We usually notice cultural shifts or society-level behavior change with the benefit of hindsight. We look back at significant moments in history and notice shifts that seem to have been obvious or inevitable in retrospect. Take the advent of smartphones and social media in the 2000s and the way they have come to dominate our lives, for example.
With the dust settling on the worst of the pandemic, at least in the West, the suddenness and scale of its impact means it is possible to see some of these seismic cultural shifts happening before our eyes. Certainly, the rise of the remote working is here to stay, as are the new habits and priorities we have formed. Just as many have come to question the daily commute and the primacy of offices, so have people reconsidered how they spend their time and where they invest their energy. Business travel falls into this category.
Initially brought to a halt by lockdowns, many are questioning the value of travelling to business events that may span several days at hefty financial and environmental cost. For businesses and marketers that rely on understanding closely the needs and preferences of their audiences and key stakeholders, it is now vital they stay ahead of the curve and tap into this shift to deliver worthwhile content and meaningful engagement. Invariably this means recognizing that stakeholders will be attracted by flexibility and the freedom to choose – an area where virtual and hybrid events can play an important role.
After a year of attending virtual and hybrid events and experiencing their benefits, in-person events will have to do more to justify the attendance of their delegates. That is because hybrid and virtual events have flexibility at their heart. They offer more options to attendees, giving them more control over their own schedules and allowing them to easily choose the content with which they engage, at a time and a place that suits. This optimizes the event experience, maximizing the value of attendees’ time, and leads to impactful, meaningful and sustained engagement.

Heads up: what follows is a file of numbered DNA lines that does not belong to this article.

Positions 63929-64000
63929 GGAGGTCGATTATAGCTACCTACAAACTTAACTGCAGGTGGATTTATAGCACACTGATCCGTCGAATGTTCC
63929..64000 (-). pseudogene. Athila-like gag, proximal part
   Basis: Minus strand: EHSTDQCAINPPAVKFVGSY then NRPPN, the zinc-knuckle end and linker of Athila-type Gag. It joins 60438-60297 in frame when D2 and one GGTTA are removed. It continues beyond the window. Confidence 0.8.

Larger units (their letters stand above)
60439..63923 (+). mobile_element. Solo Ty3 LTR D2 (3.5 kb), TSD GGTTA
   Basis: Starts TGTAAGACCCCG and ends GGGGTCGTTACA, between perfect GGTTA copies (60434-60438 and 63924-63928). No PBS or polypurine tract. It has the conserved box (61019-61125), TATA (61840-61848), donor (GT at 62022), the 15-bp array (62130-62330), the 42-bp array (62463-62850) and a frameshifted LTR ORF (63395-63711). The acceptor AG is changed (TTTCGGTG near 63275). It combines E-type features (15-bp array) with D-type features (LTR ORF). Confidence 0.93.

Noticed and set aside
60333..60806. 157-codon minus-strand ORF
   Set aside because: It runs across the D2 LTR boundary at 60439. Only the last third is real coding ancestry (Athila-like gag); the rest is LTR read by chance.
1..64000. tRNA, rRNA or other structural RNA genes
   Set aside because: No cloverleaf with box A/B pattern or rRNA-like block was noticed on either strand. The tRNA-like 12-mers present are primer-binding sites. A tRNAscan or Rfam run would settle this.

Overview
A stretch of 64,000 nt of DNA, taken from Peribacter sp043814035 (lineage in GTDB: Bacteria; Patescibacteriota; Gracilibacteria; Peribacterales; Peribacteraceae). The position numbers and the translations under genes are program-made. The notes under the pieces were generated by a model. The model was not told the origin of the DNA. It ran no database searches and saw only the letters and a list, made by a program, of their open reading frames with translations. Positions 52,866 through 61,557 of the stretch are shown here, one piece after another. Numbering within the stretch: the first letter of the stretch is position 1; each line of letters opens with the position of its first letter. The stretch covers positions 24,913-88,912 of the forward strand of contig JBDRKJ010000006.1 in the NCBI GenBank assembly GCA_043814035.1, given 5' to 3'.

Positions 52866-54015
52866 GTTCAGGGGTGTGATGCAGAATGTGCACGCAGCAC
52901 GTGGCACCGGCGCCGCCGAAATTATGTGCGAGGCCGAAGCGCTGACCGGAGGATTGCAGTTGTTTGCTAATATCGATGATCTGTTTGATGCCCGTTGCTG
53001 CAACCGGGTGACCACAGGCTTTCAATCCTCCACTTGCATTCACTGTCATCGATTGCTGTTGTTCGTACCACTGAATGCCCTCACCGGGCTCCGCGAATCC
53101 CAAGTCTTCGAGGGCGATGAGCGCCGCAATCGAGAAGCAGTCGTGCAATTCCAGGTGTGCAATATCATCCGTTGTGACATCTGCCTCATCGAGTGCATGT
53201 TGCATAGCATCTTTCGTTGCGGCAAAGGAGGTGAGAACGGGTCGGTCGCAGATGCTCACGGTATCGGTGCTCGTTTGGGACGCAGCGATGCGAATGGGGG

Helping events go green
Hybrid and virtual events also help lower the environmental impact of the events industry as it aims to go carbon neutral. Before the pandemic, the UK events industry emitted 1.2 million tonnes of CO2e from diesel generators per year and used an estimated 100 million gallons of diesel annually, so transitioning towards hybrid events and engagement strategies will help in efforts to fight the climate crisis at a time when society has never been more focused on building a sustainable future. In fact, in a recent survey, two thirds of global respondents agreed that climate change should be prioritized in the economic recovery after coronavirus.
As well as reducing the impact of events on the planet, hybrid and virtual events also allow a much larger audience to engage with a business. This audience is not only bigger, but more diverse and inclusive as delegates can participate in virtual events without worrying about travel costs or logistical challenges. Better access and flexibility around how they can engage with content appeals to those who may have new priorities or values around what constitutes the most productive use of their time.
Data will be key
With larger, more diverse, more engaged audiences, it is vital for business to make sure they understand each person’s needs, their behaviors, feedback, and so on. Central to this will be the intelligent use of data in events, whether in-person, virtual or hybrid in nature. No matter what form attendance takes, it is vital that businesses track audience behaviors to understand the various factors that led to the event being successful, as well as those which led to an event underperforming.
This behavior tracking and use of data is not just useful after the event, it is just as important to gather this information before and during the event to capture the full event lifecycle, however long that is. Real time data can be tracked from the start to inform the event agenda, and this can then be monitored afterwards to measure the legacy and impact of an event and the actions delegates take in response to their experience. As we move into a world of hybrid events it is important to ensure we don’t go backwards and create data ‘blackholes’, but rather build a data-driven approach, ensuring technology can provide these invaluable behavioral insights for measurable, actionable insights.
As the pandemic gradually eases, we are already seeing a mindset shift among audiences. Businesses should therefore take this into account when they plan their events and look to more hybrid models which can satisfy desires for flexibility, more personalized engagement and minimizing damage to the environment in one swoop.